Contributors
Robert Arnold is a writer, photographer, and editor living in Boston.
Karina Borowicz is a poet, translator, and teacher living in Moscow. She holds a degree in history and Russian, and she is currently at work on a collection of poems inspired by her experiences in Lithuania and Russia. Her recent work can be found in Contrary Magazine, Small Spiral Notebook, and Half Drunk Muse.
Mark DeCarteret’s first book, Review—A Book of Poems, was published by Kettle of Fish Press in 1995, and he has published two chapbooks, Over Easy (Minotaur, 1990), and The Great Apology (Oyster River Press, 2001). He is the co-editor of the anthology Under the Legislature of Stars: 62 New Hampshire Poets. His poetry has appeared in AGNI, Atlanta Review, Caliban, Chicago Review, Conduit, Cream City Review, Phoebe, Poetry East, Salt Hill, Sonora Review, Spinning Jenny, and 3rd bed, as well as the anthologies American Poetry: The Next Generation (Carnegie Mellon, 2000) and Thus Spake the Corpse: An Exquisite Corpse Reader (Black Sparrow Press, 1999). He has new work appearing in Agenda (England), Ars-Interpres (Sweden), Crying Sky, Forklift, Hotel Amerika, House Organ, Le Petit Zine, and Pool.
Bill Knott is the author of ten books of poetry, including his landmark first collection The Naomi Poems (Follett, 1968), Outremer, which won the Iowa Poetry Prize in 1988, and most recently The Unsubscriber (Farrar, Straus and Giroux, 2004). He received a Guggenheim Fellowship in 2003. He is currently an associate professor at Emerson College.
Joshua Kryah is a Schaeffer Fellow in poetry at the University of Nevada, Las Vegas. His first book, Glean, recently received the Nightboat Books Poetry Prize and will be published in March 2007.
Tony Mancus holds an MFA from the University of Arizona. He currently lives and works in and around the city of New York.
Amy Marcott is a writer and editor living near Boston. She received a BA from Wesleyan University and an MFA in fiction writing from Penn State University. Her work has won third place in Glimmer Train’s Very Short Fiction Contest and was a finalist in Glimmer Train’s Fiction Open Contest. This is her first published story.
Jessica Murphy holds an MFA from Emerson College, and she is the recipient of the 2006-2007 writing fellowship at the Milton Center in Seattle, Washington. She regularly interviews authors for The Atlantic Online and her writing has recently appeared in Poets & Writers Magazine. She is working on her first novel.
Ed Pavlić’s most recent books are Visiting Hours at the Color Line (National Poetry Series, Milkweed Editions, 2013), But Here Are Small Clear Refractions (Achebe Center, 2009), Winners Have Yet to be Announced: A Song for Donny Hathaway (UGA P, 2008) and Labors Lost Left Unfinished (UPNE, 2006). His other books are Paraph of Bone & Other Kinds of Blue (Copper Canyon P, 2001) and Crossroads Modernism: Descent and Emergence in African American Literary Culture (U Minn P, 2002). He lives in Athens, Georgia.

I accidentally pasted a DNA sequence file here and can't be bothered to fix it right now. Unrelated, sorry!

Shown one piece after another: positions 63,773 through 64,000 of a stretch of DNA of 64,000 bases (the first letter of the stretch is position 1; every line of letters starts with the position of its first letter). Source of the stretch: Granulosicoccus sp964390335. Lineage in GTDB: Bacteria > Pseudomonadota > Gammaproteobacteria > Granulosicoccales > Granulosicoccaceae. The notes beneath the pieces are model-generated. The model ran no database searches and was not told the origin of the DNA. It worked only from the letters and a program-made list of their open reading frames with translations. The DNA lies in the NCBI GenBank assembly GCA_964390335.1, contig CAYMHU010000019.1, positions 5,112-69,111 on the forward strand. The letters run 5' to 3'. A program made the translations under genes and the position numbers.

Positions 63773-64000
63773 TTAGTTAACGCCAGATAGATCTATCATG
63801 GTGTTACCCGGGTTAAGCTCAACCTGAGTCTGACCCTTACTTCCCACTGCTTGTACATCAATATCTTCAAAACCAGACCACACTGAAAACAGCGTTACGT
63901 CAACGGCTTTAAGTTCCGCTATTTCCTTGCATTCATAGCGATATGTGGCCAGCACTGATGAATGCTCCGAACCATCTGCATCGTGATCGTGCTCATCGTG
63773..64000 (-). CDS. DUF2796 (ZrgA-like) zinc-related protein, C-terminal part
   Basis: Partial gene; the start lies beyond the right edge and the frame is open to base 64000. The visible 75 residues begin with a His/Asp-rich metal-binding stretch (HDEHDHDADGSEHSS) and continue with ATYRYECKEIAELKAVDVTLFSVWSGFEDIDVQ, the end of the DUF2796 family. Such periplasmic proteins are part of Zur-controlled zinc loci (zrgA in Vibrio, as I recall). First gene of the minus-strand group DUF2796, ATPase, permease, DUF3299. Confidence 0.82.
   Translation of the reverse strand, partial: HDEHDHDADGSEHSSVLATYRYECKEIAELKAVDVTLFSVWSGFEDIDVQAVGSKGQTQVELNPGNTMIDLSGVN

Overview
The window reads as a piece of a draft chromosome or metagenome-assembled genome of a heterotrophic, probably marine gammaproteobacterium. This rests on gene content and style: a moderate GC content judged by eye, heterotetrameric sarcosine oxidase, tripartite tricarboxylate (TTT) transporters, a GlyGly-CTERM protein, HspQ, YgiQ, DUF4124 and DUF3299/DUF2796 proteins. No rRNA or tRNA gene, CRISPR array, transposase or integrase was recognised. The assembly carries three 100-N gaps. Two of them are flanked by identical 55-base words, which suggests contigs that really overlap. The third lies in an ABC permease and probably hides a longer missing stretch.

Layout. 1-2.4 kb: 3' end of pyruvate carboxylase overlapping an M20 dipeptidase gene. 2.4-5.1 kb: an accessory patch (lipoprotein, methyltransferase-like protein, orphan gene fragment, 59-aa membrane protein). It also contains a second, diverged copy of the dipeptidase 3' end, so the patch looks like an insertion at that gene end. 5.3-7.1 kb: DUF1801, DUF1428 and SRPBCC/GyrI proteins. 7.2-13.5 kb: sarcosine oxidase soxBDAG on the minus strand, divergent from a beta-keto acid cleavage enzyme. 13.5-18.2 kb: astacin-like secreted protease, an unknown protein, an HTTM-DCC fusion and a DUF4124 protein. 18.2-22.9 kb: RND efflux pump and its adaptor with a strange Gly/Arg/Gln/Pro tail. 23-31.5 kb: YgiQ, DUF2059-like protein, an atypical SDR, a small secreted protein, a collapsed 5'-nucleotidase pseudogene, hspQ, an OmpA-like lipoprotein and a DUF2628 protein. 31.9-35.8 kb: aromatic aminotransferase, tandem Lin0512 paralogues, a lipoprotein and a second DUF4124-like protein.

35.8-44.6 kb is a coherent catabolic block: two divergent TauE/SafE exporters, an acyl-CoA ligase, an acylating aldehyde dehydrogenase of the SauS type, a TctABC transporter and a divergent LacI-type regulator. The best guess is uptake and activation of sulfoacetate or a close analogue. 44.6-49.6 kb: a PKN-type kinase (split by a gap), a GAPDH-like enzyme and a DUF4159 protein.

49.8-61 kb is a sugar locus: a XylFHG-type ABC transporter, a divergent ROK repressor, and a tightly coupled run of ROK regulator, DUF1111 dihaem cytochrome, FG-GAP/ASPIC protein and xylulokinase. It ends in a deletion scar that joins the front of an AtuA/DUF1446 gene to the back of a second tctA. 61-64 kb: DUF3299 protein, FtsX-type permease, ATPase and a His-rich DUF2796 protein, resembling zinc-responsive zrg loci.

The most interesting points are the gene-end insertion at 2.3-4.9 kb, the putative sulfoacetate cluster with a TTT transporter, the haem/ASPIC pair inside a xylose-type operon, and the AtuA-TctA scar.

Joyce Peseroff's fifth book of poems, Know Thyself, was named a “must-read” by the 2016 Massachusetts Book Awards. New poems are recent or forthcoming in Consequence, New Ohio Review, and Plume. She blogs on the pleasures of reading and writing poetry at joycepeseroff.com.
Jordan Smith is the author of five full-length collections of poetry—most recently For Appearances and The Names of Things Are Leaving, both from the University of Tampa Press. He teaches at Union College and lives in eastern New York.
Susan Snively’s fourth book of poetry, Skeptic Traveler, appeared in September from David Robert Books. Her previous books are From This Distance (Alice James, 1981), Voices in the House (Alabama, 1988), and The Undertow (University of Central Florida, 1998.) Her essays have been published in The Southern Review, The Florida Review (Editor's Prize, 1998), StorySouth, and The Tampa Review. She directs the Writing Center at Amherst College.
Justin Vicari was born in New York City. His work has appeared or is forthcoming in American Poetry Review, Phoebe, Interim, Rhino, Eclipse, Gin Bender Poetry Review, Slant, Poetry Motel, Spillway, Disquieting Muses Quarterly, Softblow, Stirring, The Adirondack Review, Avatar Review, Snow Monkey, Perigee, Poems Niederngasse, Eratio, and other reviews. In 2005 he received the Third Coast Poetry Prize and the New Millennium Writings Poetry Prize. He is the author of two chapbooks, In a Garden of Eden (Plan B Press, 2005) and Woman Bathing Light to Dark (forthcoming from Toad Press, 2006). He lives in Pittsburgh.
Beth Woodcome has published poems in Ploughshares, Columbia Journal of Arts & Literature and Gulf Coast, and she won the 2003 Grolier Prize. She has an MFA from Bennington College and lives in Cambridge, Massachusetts, where she serves as poetry editor of Agni.
Jon Woodward’s second book of poems, Rain, will be published in 2006 by Wave Books. He lives and works in the Boston area.
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